Another example of a new way of working is ad-hoc desk-side collaboration. One of the primary benefits of a more transparent setup is the ability of teammates to communicate to one another without leaving their workstation. With no tall unsightly cubicle barriers between colleagues, one does not need to leave their own computer to talk to the person next to them face-to-face (Image 3). Simply turning your head to communicate new client requests, clarify a question, request some help, bounce ideas, and socialize is now feasible. Sharing knowledge and information has never been easier. According to the data collection methods, this would not be counted as face-to-face collaboration.

Image 3: Collaborating without leaving your desk, also not counted in the study. Source

Consider non-participant collaboration, since the sample size was so small, there is over a 50 percent chance a participant is communicating with a non-participant within their organization or department. Client interactions are not counted, which could count for a majority of an individual’s collaboration efforts if they are in a very client-facing role.

Face-to-face interaction is not the only benefit of a more visible workplace. Learning and growth opportunities are not only significant factors in modern workplace design, but also a priority of new hires. Through witnessing and hearing your manager or other teammates’ behavior – whether its listening to your manager on a call with a client or observing interoffice interactions, transparency and openness enable learning.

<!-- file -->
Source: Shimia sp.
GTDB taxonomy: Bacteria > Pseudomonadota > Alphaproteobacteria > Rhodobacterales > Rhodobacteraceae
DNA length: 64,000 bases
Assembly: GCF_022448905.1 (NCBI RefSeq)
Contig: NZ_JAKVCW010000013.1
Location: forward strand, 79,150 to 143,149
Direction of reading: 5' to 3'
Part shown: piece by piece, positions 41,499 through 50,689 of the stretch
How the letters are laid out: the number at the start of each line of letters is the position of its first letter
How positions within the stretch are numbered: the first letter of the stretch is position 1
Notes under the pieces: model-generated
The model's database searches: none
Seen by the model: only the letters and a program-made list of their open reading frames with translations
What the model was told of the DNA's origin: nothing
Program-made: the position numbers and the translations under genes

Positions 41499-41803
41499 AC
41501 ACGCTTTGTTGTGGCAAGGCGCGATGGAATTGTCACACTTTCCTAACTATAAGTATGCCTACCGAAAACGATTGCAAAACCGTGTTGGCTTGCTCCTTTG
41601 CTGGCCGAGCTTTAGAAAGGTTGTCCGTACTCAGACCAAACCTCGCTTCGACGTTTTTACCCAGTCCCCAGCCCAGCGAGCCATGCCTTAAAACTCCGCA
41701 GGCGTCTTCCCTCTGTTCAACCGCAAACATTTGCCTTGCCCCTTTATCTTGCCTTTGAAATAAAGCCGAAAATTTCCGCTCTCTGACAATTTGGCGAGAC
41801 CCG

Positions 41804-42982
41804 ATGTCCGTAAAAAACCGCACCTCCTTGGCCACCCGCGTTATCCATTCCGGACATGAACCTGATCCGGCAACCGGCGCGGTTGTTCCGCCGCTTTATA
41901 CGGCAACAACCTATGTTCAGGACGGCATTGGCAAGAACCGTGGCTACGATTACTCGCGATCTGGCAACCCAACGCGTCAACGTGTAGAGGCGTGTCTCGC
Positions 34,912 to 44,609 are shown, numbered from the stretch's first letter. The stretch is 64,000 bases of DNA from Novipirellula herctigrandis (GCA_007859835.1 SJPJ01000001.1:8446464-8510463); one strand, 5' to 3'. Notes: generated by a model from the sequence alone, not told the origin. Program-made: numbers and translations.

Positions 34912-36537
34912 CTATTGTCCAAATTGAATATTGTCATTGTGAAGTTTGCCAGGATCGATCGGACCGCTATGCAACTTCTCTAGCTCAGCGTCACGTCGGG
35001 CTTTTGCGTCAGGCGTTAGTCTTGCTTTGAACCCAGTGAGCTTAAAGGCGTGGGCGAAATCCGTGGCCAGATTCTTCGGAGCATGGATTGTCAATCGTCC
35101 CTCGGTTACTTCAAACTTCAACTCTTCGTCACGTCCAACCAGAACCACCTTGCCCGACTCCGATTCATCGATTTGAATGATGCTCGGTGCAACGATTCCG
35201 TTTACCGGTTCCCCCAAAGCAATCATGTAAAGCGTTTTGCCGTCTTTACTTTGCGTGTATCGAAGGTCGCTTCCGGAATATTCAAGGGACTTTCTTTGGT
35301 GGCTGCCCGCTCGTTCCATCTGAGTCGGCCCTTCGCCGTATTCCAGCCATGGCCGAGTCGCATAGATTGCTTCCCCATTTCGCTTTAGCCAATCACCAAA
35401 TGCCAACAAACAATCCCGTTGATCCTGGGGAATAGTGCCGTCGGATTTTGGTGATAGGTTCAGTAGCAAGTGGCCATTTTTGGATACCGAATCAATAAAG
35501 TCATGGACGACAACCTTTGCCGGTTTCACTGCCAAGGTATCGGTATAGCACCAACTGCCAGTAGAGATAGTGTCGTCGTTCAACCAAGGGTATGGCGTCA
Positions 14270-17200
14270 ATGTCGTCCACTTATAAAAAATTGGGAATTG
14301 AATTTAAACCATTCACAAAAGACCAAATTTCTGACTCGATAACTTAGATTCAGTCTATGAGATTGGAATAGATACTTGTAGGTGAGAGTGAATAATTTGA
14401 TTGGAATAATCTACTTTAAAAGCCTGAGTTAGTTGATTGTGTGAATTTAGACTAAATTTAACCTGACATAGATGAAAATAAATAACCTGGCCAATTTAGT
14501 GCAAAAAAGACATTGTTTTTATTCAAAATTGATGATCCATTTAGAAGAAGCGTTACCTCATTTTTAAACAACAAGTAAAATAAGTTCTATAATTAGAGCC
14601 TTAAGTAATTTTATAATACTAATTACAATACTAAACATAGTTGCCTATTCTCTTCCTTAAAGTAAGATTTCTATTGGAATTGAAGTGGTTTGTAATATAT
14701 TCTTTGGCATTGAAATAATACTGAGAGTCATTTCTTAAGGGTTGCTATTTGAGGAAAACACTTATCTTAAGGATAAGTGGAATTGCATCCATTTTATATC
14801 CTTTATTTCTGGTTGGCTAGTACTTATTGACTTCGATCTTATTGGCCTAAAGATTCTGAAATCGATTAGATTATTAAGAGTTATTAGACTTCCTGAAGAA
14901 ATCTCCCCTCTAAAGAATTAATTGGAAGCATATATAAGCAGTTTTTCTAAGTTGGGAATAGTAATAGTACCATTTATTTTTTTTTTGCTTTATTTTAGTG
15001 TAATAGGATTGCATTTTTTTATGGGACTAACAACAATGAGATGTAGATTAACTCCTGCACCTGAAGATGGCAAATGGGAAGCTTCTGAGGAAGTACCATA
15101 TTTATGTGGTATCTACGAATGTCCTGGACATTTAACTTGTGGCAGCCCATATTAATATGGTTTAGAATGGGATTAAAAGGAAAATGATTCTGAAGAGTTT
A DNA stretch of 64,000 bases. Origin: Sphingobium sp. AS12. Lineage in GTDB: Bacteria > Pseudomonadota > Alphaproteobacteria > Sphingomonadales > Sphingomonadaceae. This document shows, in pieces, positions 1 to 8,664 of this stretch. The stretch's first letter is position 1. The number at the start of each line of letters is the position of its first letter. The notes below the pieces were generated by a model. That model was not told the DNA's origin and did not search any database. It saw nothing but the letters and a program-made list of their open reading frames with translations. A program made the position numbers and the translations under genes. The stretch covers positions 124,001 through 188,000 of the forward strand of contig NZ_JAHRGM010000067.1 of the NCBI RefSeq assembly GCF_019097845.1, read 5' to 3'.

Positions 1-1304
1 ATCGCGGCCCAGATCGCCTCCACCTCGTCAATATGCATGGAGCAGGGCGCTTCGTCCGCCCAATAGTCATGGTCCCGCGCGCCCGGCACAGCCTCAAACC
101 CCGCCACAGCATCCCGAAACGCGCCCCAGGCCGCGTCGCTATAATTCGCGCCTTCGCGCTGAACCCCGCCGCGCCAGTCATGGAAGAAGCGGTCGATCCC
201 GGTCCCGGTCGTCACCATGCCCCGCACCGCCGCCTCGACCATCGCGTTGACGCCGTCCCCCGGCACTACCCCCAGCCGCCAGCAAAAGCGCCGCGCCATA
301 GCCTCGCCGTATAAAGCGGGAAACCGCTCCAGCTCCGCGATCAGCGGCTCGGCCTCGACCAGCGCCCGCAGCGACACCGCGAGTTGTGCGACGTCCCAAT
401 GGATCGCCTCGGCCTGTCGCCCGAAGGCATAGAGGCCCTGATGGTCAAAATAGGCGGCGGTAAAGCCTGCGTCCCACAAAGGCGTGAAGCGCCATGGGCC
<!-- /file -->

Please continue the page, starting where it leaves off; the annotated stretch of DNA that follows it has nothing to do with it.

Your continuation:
To be able to evaluate a strategy as it pertains to actual collaboration, qualitative data should be factored in along with the quantitative data to provide a more anthropologic view. Firsthand knowledge that one learns from observing a company can be so significant and informative to the development of a workplace strategy. The vibe, energy, culture is something that is more felt than quantified – and it is important to translate this intangible quantifier into the organization’s future space.

Virtual Communication is not the Enemy

Counting virtual communications as anti-collaboration should also be evaluated further. IMs were counted in the study along with e-mails to serve as a counter to face-to-face interaction, even though IMs are a very informal and personal way of communicating. IMs are great tools for quick and ongoing collaboration, as a way to save time spent sending e-mail or traveling to a non-adjacent coworker, and therefore should not be counted as anti-collaboration.